Overall, nationalism played an important role in the French Revolution of 1789. It was a driving force for change within the state. The shift from monarchy to the idea of a nation in the interests of the people reflected an emerging national consciousness.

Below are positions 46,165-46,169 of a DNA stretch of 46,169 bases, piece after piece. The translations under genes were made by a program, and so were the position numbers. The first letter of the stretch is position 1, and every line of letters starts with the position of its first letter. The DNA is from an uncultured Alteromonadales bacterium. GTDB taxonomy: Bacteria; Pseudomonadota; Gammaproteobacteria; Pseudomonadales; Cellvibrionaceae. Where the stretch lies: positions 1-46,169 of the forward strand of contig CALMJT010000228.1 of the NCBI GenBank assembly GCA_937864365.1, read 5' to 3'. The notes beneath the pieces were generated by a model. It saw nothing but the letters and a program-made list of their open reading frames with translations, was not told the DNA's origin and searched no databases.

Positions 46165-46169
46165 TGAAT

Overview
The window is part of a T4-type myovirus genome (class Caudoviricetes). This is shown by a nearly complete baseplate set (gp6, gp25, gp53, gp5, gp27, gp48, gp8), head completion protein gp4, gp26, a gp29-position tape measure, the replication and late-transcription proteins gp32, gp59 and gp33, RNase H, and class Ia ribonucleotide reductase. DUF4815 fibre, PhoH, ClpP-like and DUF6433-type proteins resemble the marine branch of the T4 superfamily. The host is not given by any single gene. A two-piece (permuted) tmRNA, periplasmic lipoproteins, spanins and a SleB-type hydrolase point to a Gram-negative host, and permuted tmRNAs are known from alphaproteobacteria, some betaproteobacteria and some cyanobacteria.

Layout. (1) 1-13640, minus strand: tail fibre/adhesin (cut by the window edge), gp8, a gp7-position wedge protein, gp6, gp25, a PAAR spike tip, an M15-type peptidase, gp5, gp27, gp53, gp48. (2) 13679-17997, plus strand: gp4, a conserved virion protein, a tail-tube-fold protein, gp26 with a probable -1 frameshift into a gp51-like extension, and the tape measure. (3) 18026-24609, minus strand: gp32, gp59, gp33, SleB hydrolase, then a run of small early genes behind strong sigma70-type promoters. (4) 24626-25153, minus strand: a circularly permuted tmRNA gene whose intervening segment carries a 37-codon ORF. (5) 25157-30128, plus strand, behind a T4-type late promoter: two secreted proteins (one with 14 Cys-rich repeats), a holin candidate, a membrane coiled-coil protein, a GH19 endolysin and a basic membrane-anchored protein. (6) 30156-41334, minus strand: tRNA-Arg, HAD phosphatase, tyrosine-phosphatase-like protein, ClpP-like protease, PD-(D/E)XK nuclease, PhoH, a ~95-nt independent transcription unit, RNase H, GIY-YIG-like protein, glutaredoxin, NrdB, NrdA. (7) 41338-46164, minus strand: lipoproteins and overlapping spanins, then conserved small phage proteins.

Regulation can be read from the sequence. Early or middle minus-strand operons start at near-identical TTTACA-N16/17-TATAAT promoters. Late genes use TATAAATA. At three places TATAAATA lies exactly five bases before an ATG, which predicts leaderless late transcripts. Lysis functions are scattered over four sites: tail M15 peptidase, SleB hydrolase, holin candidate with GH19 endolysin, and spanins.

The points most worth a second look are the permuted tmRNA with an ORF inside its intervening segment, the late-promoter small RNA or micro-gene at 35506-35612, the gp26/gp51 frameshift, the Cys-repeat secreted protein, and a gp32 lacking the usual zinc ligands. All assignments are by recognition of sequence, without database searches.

Love for la patrie and la nation surfaced with the Revolution, free from ties to the monarchy and Catholic Church. With influence from Enlightenment writers like Rousseau, the baron de Montesquieu, Voltaire, and Locke, the Revolution aimed for an enlightened, nationally-minded France. Through publications like the General Cahiers and political pamphlets, the nationalist ideology was distributed and publicized. Orators like Mirabeau, Vergniaud, Barére, Danton, and Robespierre likewise spread the national ideals of the revolution. Their speeches provide an important insight into the evolution of revolutionary policy and its reflection of French nationalism. The levy en masse of 1793 relied heavily on national pride and patriotic spirit. Symbols such as the tricolor flag and “La Marseillaise” remain enduring images of the French Revolution of 1789.